2007 National Championships of Great Britain - Postcard from Kensington


Happy days are here again? It seems someone has been listening and has given the old contest some HRT jabs.

Although we are a long way off yet from fully reprising the glory days of the National Championships, for the second year in a row here in Kensington there was a sense that the grand old dowager of the British brass band contesting scene is enjoying improving health. 

Perhaps the old girl has benefited from a form of brass band HRT – Healthy Respect Treatment for the long suffering punters from the organisers Kapitol Promotions. In the last couple of years they have taken a number of well thought out decisions about the way in which the day has been run and organised, allied to their Music Panel making some pretty popular choices with the music to be played.

Adding a classy touch of glamour - The Coldstream Guards on parade

The result is that a once crusty old contest has had a new lease of life and there is now a healthy and rosy complexion on her face – rather than yet another pretence to camouflage the faults by another application of misplaced rouge. 

Once more there was a decent crowd in to hear all 20 bands – perhaps not as high as 12 months ago (but then again last year the country wasn’t caught up in the English rugby team getting to the World Cup Final on the same day), but still encouraging nonetheless.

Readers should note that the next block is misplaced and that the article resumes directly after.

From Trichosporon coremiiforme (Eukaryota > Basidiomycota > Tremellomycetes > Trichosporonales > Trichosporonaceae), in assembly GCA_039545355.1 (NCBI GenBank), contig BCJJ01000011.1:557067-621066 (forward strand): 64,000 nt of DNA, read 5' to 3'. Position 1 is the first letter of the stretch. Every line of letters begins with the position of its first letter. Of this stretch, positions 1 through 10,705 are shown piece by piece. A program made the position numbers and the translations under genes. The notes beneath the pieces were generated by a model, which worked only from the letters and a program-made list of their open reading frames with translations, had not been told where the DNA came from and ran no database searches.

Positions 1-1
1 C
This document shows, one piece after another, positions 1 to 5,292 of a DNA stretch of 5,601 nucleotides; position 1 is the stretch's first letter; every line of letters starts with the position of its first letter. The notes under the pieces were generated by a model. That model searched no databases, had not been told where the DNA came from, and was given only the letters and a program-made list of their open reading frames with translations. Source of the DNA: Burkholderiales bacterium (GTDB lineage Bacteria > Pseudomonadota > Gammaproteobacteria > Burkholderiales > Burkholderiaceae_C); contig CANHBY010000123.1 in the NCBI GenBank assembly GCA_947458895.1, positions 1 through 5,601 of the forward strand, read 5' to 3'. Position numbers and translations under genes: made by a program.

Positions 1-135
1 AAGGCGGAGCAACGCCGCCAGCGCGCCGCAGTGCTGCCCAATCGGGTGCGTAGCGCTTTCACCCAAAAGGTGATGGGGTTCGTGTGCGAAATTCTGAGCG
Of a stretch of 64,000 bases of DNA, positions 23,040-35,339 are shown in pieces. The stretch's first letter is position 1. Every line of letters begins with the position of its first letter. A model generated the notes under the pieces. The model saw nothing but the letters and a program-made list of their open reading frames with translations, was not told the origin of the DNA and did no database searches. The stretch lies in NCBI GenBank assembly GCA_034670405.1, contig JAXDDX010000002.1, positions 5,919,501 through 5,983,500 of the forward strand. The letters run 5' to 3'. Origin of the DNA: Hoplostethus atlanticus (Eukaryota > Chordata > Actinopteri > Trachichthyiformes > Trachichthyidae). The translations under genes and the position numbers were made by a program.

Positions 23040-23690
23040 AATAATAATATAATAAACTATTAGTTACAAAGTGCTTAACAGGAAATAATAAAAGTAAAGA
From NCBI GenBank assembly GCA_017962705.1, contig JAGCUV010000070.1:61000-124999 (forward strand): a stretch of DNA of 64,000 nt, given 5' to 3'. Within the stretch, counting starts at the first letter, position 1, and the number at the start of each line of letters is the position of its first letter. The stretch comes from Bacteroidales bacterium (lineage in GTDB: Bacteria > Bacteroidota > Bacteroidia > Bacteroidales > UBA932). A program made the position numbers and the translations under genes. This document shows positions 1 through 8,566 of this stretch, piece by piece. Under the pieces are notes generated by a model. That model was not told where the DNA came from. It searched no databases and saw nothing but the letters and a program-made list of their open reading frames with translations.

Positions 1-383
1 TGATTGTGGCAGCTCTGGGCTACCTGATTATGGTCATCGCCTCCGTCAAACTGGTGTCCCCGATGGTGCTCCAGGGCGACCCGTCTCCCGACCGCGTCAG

The organisers had also taken the sensible approach of having a break at the halfway point in the contest as well as keeping the post contest hiatus between the last band and the announcement of the winners to a manageable and well-presented 40 minutes. It meant less opportunity for the fatigued or bored to claim a 'cup of tea' band as an excuse for a quick fag and a half of bitter.

In for a listen to Dyke
The hall fills up for Black Dyke

Black Dyke may have known that they hadn’t done enough to take the title this year (then again, nobody could really have expected to beat an inspired Grimethorpe on the type of form they showed on the day). However, they were slickly professional as is their norm and the musical features gave the crowd an enjoyable lightweight mix, whilst still remembering two great ambassadors and players lost to the movement in the past year – Willie Lang and Don Lusher.

And empties... as Reg Vardy take to the stage

By all accounts the 40 minutes of playing was just enough as the adjudicators were still pondering over some of the minor placings right up until Dyke had played their final note of their presentation. No problems with the winners or the top ten, but just an extra clarification over the bands in the bottom third. Nobody can quibble about having to wait a minute or two more when that care and attention is given by the judges.

What a line up of talent: The cornet sections of Cory and Dyke entertain the audience

That said then, it still came as one heck of a disappointment that all we got from the three men in the box was a little speech explaining why they were not going to say anything from Derek Broadbent. We have the greatest respect for all three judges (and they did a super job on the day) but if you are not going to say anything about the performances then why take the opportunity to tell the audience that they are not going to get anything anyway? 

After debutant judge Steven Mead did such a wonderful job at the British Open, wouldn’t it have been great to hear what David King had made of the his day in the box.